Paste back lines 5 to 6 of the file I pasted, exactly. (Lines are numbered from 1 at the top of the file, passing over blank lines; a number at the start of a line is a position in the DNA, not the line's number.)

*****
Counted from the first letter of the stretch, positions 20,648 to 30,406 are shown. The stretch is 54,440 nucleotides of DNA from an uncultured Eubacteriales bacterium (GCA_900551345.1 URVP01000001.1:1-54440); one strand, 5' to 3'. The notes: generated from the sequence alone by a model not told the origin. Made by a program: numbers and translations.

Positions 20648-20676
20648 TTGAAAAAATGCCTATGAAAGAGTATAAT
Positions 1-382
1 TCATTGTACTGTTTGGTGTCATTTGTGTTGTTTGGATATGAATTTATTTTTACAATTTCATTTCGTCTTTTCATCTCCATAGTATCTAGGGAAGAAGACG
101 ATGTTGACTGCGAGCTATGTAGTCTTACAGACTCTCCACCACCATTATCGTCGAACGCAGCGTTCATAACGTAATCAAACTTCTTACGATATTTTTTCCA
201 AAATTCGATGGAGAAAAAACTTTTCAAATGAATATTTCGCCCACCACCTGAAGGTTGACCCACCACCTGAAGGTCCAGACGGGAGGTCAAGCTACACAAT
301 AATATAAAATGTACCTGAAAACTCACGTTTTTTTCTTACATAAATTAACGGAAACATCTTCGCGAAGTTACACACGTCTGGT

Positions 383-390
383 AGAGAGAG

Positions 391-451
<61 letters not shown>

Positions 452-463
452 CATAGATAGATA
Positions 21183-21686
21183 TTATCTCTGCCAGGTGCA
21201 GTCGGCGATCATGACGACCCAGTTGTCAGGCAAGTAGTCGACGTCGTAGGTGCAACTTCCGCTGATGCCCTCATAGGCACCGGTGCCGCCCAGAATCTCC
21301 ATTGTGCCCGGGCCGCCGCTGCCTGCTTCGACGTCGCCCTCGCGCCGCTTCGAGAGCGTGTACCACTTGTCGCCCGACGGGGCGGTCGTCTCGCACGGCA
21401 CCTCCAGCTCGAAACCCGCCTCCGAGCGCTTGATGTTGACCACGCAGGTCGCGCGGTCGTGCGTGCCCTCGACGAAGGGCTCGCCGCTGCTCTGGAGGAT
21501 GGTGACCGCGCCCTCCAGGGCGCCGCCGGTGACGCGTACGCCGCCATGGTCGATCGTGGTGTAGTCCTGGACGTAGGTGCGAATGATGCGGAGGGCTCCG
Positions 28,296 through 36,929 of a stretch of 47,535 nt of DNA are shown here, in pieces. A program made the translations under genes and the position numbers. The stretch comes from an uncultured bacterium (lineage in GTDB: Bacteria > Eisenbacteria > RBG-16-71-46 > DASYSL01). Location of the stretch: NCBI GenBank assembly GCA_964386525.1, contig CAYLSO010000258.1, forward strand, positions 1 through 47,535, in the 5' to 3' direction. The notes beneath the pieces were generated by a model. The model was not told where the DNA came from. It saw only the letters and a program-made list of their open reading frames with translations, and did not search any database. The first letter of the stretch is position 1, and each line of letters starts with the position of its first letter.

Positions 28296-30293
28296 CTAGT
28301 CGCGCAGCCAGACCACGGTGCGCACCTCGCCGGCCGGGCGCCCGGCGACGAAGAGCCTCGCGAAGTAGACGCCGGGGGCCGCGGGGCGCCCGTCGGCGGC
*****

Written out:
1 TCATTGTACTGTTTGGTGTCATTTGTGTTGTTTGGATATGAATTTATTTTTACAATTTCATTTCGTCTTTTCATCTCCATAGTATCTAGGGAAGAAGACG
101 ATGTTGACTGCGAGCTATGTAGTCTTACAGACTCTCCACCACCATTATCGTCGAACGCAGCGTTCATAACGTAATCAAACTTCTTACGATATTTTTTCCA